Now we’re told so much, all the time, it seems likely we exist somewhere between being overwhelmed by or desensitised to it all. The idea of being able to correctly interpret, weigh up, and respond to everything we’re seeing and hearing seems almost impossible in a way.
Human attention – where it’s focussed, how much we have, and whether there’s any to spare – is presumably a finite resource; a limited and valuable commodity within personal life, business, and social or cultural conversations. And, if we don’t have unlimited capacity, then filling that up with pointless, unsettling things could be seen as a little troubling.
The risks of that may become most apparent when we look to the needs of citizenship: those areas of life where we’re called upon to understand things, see what’s happening, and contribute to our common direction. The ability to read and respond to reality must largely depend on holding a balanced perspective of all that’s going on and what matters most within it (see Notes One).
Which, stepping away from the weighty responsibilities of democracy, highlights the need for a thorough understanding of all life throws at us through its various channels. So much in life is truly important, and we often only get one chance to do the right thing; yet all those choices add up into patterns of behaviour that become a thing in themselves: social or economic forces with their own momentum and expectations (Note Two).
Within all that, the question of how we’re using our minds seems an obvious yet possibly overlooked one (Notes Three). Do we just ‘switch on’ the channel that is the human mind – the transmitter, receiver, flashlight, or some other metaphor – and attempt to process all that crosses its path? Is everything to be given the same weight, the same consideration, or can there be some filtering process of active discernment?
I would’ve thought there’s a risk we’d burn out, either in the processing or filtering stages: that we’d stop listening, resign ourselves to the meaninglessness or indecipherability of many messages and our seeming incapacity to even make a difference once we’d managed to reach some degree of certainty (Note Four).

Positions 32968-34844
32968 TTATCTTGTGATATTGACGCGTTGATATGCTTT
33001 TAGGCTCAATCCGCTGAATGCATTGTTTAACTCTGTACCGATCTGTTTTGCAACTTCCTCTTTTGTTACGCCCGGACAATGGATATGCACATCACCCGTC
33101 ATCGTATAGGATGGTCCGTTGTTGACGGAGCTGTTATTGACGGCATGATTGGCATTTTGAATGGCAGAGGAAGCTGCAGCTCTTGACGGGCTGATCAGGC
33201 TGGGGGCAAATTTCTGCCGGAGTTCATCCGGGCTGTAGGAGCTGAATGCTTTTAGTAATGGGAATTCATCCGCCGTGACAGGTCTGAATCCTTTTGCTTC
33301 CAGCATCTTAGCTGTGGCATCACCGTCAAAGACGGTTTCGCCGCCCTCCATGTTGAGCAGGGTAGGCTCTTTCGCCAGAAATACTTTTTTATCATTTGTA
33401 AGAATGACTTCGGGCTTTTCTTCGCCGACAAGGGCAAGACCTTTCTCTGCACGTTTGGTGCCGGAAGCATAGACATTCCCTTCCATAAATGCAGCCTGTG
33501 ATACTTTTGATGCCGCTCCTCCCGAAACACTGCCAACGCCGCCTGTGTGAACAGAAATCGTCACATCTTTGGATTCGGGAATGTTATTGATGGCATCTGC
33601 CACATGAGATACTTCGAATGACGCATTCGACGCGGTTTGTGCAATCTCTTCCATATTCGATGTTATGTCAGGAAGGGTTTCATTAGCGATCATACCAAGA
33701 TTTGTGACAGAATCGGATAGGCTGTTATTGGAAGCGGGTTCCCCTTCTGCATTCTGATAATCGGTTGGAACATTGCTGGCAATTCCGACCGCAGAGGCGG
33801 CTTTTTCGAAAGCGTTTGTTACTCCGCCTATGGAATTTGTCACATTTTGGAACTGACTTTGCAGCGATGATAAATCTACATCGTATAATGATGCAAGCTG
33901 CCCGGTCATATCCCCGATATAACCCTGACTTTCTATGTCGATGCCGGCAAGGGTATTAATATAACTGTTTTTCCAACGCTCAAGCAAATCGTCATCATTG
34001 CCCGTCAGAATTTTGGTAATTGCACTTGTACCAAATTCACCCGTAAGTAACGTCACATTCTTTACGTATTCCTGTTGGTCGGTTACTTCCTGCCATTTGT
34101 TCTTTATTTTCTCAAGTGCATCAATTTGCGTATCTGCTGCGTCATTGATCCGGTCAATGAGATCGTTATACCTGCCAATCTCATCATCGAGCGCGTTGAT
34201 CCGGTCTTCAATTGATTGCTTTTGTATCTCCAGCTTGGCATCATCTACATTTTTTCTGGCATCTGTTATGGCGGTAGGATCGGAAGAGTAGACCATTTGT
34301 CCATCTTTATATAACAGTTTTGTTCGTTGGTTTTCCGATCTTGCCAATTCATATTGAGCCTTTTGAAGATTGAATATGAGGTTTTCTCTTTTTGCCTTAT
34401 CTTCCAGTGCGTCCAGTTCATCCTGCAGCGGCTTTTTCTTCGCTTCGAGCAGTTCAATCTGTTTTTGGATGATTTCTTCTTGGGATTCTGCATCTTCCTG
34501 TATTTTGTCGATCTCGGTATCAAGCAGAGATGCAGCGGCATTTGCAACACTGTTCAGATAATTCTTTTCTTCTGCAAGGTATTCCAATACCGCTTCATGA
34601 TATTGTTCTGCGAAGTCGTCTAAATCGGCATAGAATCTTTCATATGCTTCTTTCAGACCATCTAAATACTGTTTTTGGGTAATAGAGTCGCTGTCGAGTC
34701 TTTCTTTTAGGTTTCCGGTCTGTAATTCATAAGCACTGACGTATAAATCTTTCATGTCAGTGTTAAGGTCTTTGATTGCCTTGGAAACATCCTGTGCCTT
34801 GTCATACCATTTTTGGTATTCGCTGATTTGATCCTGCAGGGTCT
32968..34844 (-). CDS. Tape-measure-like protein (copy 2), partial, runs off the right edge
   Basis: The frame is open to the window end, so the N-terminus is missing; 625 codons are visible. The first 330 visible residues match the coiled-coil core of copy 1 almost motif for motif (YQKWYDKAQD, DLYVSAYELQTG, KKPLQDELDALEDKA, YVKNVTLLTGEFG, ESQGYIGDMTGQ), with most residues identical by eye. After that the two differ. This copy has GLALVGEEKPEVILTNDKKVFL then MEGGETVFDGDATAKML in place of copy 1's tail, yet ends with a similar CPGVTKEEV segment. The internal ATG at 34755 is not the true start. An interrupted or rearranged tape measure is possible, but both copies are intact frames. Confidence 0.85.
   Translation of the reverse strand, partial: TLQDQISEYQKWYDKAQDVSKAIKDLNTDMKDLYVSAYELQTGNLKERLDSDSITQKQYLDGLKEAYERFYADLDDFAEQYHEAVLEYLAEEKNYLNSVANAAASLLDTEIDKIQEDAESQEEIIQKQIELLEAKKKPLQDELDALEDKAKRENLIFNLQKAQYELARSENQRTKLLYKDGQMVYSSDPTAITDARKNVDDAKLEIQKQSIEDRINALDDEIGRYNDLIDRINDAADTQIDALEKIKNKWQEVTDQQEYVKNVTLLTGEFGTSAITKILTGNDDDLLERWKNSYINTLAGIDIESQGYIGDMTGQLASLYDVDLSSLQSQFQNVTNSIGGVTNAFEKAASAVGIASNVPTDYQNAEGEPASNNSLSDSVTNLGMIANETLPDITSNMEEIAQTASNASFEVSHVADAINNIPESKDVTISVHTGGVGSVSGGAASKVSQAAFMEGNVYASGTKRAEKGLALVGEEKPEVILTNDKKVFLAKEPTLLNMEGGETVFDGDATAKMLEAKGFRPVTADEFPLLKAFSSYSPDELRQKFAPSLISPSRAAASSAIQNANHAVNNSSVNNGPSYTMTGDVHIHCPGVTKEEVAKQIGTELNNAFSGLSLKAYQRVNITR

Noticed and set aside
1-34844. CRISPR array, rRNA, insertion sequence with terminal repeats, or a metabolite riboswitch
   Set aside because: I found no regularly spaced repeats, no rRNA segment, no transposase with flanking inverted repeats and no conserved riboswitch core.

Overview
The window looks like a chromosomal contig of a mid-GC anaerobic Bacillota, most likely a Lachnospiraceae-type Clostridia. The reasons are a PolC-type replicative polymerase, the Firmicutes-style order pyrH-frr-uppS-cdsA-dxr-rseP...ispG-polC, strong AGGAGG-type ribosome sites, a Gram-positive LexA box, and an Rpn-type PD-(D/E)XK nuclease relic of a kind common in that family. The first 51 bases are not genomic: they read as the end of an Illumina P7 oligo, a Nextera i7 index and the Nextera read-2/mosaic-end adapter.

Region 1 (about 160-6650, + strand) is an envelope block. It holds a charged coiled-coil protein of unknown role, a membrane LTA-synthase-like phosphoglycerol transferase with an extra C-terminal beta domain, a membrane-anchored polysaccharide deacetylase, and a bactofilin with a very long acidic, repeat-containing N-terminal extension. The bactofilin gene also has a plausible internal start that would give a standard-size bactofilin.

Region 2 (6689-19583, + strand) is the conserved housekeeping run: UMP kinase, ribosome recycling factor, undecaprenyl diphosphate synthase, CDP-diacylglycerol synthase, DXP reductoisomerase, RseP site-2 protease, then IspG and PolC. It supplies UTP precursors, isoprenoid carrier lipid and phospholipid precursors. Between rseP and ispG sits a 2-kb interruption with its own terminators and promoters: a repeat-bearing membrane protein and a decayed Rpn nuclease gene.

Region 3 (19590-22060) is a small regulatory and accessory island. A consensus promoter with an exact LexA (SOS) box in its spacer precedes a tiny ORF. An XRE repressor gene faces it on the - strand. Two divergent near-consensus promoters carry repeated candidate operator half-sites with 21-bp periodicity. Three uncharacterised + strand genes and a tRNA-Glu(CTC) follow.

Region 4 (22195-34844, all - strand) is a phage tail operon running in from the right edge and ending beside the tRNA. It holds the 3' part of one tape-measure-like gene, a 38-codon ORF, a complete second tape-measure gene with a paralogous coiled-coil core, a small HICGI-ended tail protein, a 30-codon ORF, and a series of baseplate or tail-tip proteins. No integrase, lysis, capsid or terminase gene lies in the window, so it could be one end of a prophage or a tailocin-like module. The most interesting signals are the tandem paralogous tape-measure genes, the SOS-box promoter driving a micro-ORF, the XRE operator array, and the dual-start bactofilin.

In that light, what are we doing? Why is the ‘modern environment’ so full of relatively unimportant messages that seek to distract, coerce and redirect the human mind? And does it matter if we’re simply letting our thoughts be absorbed and caught up in some quite frivolous, unproductive and unintelligent ways of relating to reality? Given we ‘know’ that stakes are high, it’s a bit mysterious to me.
If, picking up the words of Huxley, “only the vigilant can maintain their liberties, and only those who are constantly and intelligently on the spot can hope to govern themselves effectively by democratic procedures”, then where does this leave us? Socially speaking, can we afford to buy into ways of communicating about life that risk undermining our capacity to form a reasoned, comprehensive sense of where we might be headed?
Notes and References:
“Brave New World Revisited” by Aldous Huxley, (Random House, London), 2004 (originally 1958).
Note 1: “Brave New World Revisited”
Note 1: Media within democratic society
Note 2: What if it all means something?
Note 3: What are we thinking?
Note 3: David Bohm, thoughts on life
Note 4: Right to question and decide
Building on the idea of how we might respond to life, there’s Responsibility in shaping this reality.